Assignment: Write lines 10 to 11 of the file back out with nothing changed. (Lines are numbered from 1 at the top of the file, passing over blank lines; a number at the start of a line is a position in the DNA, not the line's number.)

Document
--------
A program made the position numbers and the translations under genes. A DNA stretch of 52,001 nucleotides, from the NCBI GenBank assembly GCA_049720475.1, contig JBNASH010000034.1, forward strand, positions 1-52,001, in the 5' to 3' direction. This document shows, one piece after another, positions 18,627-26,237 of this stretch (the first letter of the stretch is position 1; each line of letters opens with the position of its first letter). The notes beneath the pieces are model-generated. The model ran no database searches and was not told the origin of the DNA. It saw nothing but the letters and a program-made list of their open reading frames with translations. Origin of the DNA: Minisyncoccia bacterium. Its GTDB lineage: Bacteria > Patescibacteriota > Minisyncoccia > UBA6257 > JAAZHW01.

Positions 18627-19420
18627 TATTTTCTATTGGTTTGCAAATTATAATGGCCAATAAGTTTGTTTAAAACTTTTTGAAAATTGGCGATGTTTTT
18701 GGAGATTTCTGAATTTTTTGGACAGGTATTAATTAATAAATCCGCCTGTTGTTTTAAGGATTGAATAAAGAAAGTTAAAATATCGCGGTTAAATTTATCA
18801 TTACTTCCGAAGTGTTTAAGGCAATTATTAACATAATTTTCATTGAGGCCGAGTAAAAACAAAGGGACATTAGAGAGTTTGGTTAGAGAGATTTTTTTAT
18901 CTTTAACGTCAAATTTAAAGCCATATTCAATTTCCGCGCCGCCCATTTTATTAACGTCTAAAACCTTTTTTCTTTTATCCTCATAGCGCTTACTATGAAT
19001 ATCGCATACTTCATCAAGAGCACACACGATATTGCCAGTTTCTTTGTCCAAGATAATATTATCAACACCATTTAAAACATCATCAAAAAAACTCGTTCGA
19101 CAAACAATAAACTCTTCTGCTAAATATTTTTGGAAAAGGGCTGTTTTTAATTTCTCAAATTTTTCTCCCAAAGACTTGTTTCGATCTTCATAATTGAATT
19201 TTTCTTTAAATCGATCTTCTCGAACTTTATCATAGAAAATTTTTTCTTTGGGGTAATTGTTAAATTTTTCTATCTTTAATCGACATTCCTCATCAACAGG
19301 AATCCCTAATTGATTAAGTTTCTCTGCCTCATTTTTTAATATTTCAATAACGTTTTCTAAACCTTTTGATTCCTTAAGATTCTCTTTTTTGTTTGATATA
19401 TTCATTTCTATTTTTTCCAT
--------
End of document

19301 AATCCCTAATTGATTAAGTTTCTCTGCCTCATTTTTTAATATTTCAATAACGTTTTCTAAACCTTTTGATTCCTTAAGATTCTCTTTTTTGTTTGATATA
19401 TTCATTTCTATTTTTTCCAT